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Striking a fine balance between family and class

Working and retired schoolteachers train them in various subjects at 73 learning centres.

Muhabeeba,27 and a mother of three,is a student with ‘Sameeksha’,a programme the equivalent of class X and launched by Nilambur municipality in Malappuram district. Every afternoon,she takes along her youngest,2,to the local madrasa. The other two,too,are under 10.

Married at 16,she had failed at class X and then dropped out. Now she is walking the fine balance between family and education,cautiously and secretively. Her husband,Haneefa,who works in the Middle East,doesn’t know but his parents do.

“He doesn’t like me going out and attending classes,” she says. “He will come by October end and the exams are next week. Hopefully it will be all over before he comes.”

She is living with her in-laws. “Whenever I leave home for class,I take my mobile too,for fear that his parents may inadvertently say I have gone out,’’ says Muhabeeba,who wants to study further.

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Aishaby,45,married at 14 and dropped out of high school. Now widowed,she goes to class encouraged by her children,particularly the eldest son,an engineering student.

And Sajitha,34,mother of four with the eldest in plus two,attends afternoon classes. “My eldest daughter helps me clear doubts,’’ she says.

Sameeksha has 2,519 such learners. It is the first time in the country that a local governing body has ventured into a project to ensure its entire population passes X. Nilambur municipality had implemented programmes to get all its people past IV and then VII.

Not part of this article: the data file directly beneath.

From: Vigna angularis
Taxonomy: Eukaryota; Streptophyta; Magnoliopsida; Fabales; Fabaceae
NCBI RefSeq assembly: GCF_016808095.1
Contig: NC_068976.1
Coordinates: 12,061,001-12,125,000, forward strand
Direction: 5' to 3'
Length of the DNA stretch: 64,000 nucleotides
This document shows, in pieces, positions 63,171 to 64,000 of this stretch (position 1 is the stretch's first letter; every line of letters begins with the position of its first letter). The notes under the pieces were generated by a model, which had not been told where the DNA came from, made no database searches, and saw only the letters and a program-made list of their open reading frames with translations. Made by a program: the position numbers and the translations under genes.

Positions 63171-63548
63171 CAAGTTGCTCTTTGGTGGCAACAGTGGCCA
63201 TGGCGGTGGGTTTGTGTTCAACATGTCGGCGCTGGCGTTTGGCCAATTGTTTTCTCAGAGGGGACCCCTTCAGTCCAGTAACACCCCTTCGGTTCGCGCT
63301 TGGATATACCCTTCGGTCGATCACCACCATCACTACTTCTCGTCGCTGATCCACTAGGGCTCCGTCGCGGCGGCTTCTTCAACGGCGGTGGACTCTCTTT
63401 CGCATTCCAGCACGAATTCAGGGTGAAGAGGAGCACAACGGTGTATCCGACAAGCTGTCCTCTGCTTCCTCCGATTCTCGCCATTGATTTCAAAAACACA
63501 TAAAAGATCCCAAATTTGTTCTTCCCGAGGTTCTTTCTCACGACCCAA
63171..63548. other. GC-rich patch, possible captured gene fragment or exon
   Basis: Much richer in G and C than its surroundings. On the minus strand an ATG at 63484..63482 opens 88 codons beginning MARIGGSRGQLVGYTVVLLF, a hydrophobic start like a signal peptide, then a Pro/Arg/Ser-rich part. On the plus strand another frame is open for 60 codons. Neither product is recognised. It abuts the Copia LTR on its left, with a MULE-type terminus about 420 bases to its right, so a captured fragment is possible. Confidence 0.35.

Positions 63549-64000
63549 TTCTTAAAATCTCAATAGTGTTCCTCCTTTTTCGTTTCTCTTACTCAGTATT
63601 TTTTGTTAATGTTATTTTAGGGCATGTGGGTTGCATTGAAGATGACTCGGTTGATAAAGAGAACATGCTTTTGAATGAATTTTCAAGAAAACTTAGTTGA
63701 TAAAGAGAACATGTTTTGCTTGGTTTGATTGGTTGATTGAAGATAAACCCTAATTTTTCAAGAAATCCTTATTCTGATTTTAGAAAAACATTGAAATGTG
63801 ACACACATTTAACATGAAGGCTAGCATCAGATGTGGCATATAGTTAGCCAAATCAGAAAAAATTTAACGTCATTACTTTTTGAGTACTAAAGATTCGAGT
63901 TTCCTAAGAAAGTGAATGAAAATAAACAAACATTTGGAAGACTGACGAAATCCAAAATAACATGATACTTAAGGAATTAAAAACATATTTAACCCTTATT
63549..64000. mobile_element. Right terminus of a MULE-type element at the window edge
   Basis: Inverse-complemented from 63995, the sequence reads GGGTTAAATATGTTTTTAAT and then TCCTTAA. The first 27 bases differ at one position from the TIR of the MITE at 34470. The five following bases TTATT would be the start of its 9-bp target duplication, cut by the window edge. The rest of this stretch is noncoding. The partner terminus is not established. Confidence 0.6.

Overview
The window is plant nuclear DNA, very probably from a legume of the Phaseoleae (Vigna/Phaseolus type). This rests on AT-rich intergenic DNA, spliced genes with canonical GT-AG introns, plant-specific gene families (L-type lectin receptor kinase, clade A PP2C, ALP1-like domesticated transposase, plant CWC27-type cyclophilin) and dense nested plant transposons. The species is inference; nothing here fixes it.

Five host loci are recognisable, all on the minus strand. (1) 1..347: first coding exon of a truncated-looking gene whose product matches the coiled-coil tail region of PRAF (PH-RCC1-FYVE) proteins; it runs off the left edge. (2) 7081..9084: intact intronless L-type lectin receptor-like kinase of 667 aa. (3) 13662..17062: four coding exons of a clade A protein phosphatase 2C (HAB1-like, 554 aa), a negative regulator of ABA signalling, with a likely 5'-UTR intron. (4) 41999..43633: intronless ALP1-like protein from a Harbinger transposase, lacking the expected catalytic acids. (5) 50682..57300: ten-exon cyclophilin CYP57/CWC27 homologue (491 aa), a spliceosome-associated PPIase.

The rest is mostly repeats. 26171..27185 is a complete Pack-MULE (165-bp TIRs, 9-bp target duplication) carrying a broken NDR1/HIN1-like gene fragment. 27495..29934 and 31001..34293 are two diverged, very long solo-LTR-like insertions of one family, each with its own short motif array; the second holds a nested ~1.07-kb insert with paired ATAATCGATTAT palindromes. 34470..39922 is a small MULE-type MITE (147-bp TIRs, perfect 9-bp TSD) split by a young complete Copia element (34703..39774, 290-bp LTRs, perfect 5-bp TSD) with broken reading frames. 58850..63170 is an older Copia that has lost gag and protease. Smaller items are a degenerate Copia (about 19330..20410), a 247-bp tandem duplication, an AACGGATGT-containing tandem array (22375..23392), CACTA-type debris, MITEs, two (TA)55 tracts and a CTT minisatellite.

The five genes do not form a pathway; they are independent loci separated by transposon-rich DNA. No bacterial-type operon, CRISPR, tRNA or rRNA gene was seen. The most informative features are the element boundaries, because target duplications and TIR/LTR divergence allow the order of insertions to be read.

Municipal chairman and Congress leader Aryadan Shoukath stresses the focus on education: the municipality has this fiscal set apart Rs 1.46 crore for Sameeksha,compared to Rs 1.30 crore for road and other infrastructure. The biggest challenge was to overcome protests from Muslim men who were against their women going to class. “The men tried initially tried to stop their wives who,however,got support from their children or even grandchildren,’’ says Shoukath,also a writer and award-winning filmmaker.

The X-equivalent programme is under the State Literacy Mission,part of a continuing,alternative scheme to the existing one for formal education. Across Malappuran,the programme has enrolled 7,539 in 100 village panchayats and seven municipalities.

Nilambur’s Sameeksha targets those in the age group 17-35 who had passed VII but not X in their formal schooldays. There are older students too. “English and mathematics are tough,” says Pathummakkuty,61,a widow. “But I am helped by my college-going grandchildren,” says Pathummakutty,who has three daughters.


A socio-economic survey counted 1,167 women among the 2,519 trainees. Overall,they include housewives,businessmen,drivers,daily workers and even employees of government or quasi-governmental bodies. Before classes began,they were given a 40-hour bridge course to bring them back into the learning mood. Working and retired schoolteachers train them in various subjects at 73 learning centres.

Early marriage

3,404 minor girls married in Malappuram,2012,found Integrated Child Development Scheme study

2,827 of them were Muslims

4,249 child marriages among Muslims in Malappuram in 2009,according to 2011 study,social welfare department

First published on: 03-10-2013 at 03:40:35 am
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